by Pedro Madeira Froufe, Editor
An “idea of Europe” – on George Steiner and Brexit
The result of the 2016 UK referendum (Brexit) undoubtedly posed a series of questions and triggered a set of concerns that, in a way, were already underlying European collective thinking – rectius, underlined and involved the dynamics of European integration.
Following the Brexit referendum, many considered (or even predicted) the progressive disintegration of the Union, a contagious effect on the rest of integrated Europe, especially in the face of the emergence of outbreaks of nationalist populism in countries such as Italy, Poland, Hungary, Malta, Spain, as well as the strengthening of these political currents in other Member States – with the already traditional Front National in France, besides Holland and Germany.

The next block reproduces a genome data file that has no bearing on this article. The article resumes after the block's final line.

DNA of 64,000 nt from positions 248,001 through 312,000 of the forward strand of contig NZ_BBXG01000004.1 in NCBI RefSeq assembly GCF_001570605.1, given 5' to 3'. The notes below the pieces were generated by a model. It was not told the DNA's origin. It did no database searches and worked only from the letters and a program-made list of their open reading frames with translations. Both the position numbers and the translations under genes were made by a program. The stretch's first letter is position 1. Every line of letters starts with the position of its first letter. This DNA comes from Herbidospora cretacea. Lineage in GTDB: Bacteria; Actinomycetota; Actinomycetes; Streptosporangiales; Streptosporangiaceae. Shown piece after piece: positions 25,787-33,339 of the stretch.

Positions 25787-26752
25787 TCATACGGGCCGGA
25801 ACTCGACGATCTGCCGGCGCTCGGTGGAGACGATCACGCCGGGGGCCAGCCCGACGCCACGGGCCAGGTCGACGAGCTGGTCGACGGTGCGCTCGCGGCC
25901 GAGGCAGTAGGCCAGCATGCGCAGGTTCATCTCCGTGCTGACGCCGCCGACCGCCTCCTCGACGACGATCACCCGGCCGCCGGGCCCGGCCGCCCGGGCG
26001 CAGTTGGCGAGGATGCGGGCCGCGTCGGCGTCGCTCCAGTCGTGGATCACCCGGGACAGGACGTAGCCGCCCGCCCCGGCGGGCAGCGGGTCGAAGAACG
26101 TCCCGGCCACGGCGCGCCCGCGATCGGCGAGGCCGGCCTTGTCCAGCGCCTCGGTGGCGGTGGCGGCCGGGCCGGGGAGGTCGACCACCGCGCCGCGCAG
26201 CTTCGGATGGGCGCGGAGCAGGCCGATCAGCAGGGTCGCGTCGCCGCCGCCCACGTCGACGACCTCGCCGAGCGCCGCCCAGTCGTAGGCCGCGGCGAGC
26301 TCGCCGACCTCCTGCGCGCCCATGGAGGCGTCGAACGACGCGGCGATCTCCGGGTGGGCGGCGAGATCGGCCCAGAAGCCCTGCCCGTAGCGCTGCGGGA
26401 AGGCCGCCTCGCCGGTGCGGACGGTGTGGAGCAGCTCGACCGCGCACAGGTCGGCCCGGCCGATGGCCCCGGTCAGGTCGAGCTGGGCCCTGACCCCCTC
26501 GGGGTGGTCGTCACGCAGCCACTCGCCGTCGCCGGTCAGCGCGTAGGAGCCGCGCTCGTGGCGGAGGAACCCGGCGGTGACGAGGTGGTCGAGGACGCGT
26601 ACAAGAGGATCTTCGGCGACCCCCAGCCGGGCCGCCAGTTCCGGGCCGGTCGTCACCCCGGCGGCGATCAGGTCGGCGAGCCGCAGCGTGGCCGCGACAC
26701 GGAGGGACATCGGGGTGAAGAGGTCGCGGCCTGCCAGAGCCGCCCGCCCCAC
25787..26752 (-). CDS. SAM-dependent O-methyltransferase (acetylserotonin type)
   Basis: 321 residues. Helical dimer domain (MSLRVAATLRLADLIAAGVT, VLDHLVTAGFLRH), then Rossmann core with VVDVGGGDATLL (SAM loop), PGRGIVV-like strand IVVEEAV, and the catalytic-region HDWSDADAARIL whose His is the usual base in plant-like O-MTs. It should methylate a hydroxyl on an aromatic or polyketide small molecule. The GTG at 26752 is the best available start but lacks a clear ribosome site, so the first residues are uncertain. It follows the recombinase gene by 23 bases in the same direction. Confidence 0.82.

However, instead of these forecasts, during the entire negotiation period of the exit agreement, until January 31, 2020, the contagion effect occurred in the opposite direction to what these currents (which bet on the breakdown) supposed. There was a political reinforcement of the Member States’ common position to renew the will to maintain and deepen the integration process. In other words, a position with a single voice from all the remaining 27 Member States, so that, in that plan, Brexit represented – despite everything and until now – a factor of strengthening the union around the need, commonly felt, to maintain the “European dream” (expression by George Steiner, in a posthumous interview, published in the newspaper El País, on February 7, 2020). So, being naturally a disastrous mishap, Brexit can also be a positive event. There are thorns that oblige us, at times, to pay more attention – treating it with more care – to the beauty of the rose (because “there are no roses without thorns”!).
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